tssci security

Way to go Arnold -- why AB 779 was a lose-lose situation for small business

A lot of commotion has recently been stirred up around California Governer's, Arnold Schwarzennegar's recent vetoing of a bill (AB 779) that would strictly mandate all merchants to comply with. Many have scoffed at the Governer's "caving to lobbyists and members of the retail industry." You know what?? I actually agree with the Governer's vetoing of this bill. Even though I've expressed some criticism recently over the ambiguity of PCI DSS, I really think the Governer has it right.

This bill is only friendly to big business, not the little guys. Compliance with state laws and regulations costs small businesses money, sometimes more than they can afford. Many businesses thus stick with cash-only policies and weigh the trade-offs from losing business from processing debit and credit card transactions. Does anyone know how much money is spent on getting licenses for business and all that other stuff a mom and pop retailer needs to do?

Bill Brennar of Security Bytes is dissapointed with the veto. He states "Apparently no one told the governer that PCI DSS is NOT working." Okay, where's your data to back up this claim? He later on says "Big business, hackers, and ID theives won today." Hmmm, it's easier for big business to comply because they have vastly larger bank accounts and can throw more people at the problem. Small business?? not so easy. Just take a look at how much of a percentage health insurance for your own family ends up costing you when you own a small business.

In addition, the law would conflict with PCI DSS. PCI already has multiple levels (four) for compliance that apply differently to merchants based on the number of transactions processed annually. To push another regulation on every business is just pointless. Chaulk up another useless regulation with no teeth that we have to think about. The list goes on and we all know them... HIPAA, FISMA, etc.. Who would make sure merchants are compliant on a every-other-day basis?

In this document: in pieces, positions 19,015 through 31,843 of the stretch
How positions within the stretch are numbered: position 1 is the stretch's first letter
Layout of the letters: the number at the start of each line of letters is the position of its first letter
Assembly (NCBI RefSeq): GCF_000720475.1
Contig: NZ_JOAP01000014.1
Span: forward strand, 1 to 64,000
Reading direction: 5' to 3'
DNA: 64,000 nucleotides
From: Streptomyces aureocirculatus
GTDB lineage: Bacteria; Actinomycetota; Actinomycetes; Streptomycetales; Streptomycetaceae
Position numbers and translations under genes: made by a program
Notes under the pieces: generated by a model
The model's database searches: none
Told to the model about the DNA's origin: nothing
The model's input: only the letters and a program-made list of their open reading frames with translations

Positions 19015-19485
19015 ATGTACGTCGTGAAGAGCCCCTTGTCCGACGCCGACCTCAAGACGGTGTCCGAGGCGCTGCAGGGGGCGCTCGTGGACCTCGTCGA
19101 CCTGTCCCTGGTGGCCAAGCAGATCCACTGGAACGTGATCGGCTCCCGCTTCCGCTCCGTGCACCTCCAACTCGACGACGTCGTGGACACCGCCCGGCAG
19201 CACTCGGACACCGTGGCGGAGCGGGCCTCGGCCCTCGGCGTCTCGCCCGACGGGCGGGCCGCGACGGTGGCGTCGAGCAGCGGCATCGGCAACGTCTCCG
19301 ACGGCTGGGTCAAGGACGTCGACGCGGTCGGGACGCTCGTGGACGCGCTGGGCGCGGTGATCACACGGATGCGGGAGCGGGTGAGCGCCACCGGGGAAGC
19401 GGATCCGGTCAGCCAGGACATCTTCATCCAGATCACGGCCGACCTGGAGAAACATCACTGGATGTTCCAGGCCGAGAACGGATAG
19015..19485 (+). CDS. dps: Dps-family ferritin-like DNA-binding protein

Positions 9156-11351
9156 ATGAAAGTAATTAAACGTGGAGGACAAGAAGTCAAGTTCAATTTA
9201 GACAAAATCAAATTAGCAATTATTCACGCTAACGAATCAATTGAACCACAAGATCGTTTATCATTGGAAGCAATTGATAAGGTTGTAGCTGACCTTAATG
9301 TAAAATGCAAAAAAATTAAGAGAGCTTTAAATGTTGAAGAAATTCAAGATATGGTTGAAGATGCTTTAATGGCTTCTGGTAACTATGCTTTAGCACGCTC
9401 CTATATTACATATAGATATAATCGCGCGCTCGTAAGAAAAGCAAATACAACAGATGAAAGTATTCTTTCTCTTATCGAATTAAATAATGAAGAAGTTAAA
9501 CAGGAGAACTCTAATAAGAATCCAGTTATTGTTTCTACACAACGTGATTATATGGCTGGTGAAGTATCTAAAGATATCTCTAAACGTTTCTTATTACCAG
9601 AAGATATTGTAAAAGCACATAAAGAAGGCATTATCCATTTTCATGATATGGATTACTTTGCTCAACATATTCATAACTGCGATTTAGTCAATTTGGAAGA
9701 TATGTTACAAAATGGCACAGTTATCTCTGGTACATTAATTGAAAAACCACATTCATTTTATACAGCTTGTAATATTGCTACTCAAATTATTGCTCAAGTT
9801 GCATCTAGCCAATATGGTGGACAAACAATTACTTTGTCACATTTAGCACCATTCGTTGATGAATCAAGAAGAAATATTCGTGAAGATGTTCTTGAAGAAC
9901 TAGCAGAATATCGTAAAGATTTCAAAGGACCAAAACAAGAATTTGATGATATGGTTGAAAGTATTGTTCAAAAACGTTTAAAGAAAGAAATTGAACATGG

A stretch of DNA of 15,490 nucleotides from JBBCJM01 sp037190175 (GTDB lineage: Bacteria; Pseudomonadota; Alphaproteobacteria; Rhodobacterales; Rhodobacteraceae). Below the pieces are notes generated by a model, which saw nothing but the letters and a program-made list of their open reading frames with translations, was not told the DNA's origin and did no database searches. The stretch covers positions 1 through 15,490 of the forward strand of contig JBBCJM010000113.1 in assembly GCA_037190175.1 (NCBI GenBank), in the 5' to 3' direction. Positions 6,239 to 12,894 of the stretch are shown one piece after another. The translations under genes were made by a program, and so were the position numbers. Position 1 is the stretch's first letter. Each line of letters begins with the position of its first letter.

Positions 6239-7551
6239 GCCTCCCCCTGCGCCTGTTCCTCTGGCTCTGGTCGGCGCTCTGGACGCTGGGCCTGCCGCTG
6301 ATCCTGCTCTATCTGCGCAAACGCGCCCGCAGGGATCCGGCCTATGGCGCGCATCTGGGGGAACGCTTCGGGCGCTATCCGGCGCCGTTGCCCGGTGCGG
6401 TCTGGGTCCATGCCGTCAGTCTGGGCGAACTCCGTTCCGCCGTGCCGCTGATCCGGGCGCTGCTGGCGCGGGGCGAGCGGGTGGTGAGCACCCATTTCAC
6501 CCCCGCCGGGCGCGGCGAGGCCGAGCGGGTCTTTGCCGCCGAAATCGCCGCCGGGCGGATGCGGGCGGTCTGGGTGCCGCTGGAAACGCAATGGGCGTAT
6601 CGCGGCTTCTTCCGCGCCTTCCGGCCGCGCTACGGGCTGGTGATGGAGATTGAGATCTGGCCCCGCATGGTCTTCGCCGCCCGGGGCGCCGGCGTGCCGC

I can compare this bill to NASCAR regulations. A couple years ago, NASCAR introduced a rule that would require teams to dial-in shocks and keep them within spec following a race. The teams with the most bucks turned to sophisticated seven-post rigs to dial-in their suspension easily. What does this mean? The teams with less money get shafted... literally. For the teams that can't afford this tool, more time and money is spent meeting suspension specifications.

Too much effort to comply "not an excuse?" Well, when you're a small business, you have less money, less time, and less resources to do it. What you can do is far less than what a big company can do. For anyone who owns their own business, you know how much time you spend doing government paperwork.. Almost half.

Also, think about the risk here. What's a better target? Mom and Pop with 100 cc#'s, or a multinational with 100's of thousands? Surely, a high-profile nation-wide company/chain inherits a greater risk of security breach just because of the cost-benefit to a hacker. Hacking a little town store is just not worth the trouble. A small-time criminal takes a bigger risk (stupidity, desperateness, etc) holding up a convenience store because the payout isn't even nearly as much as a bank heist (planning, worth, etc).

Posted by Marcin on Tuesday, October 16, 2007 in Politics, Privacy and Security.

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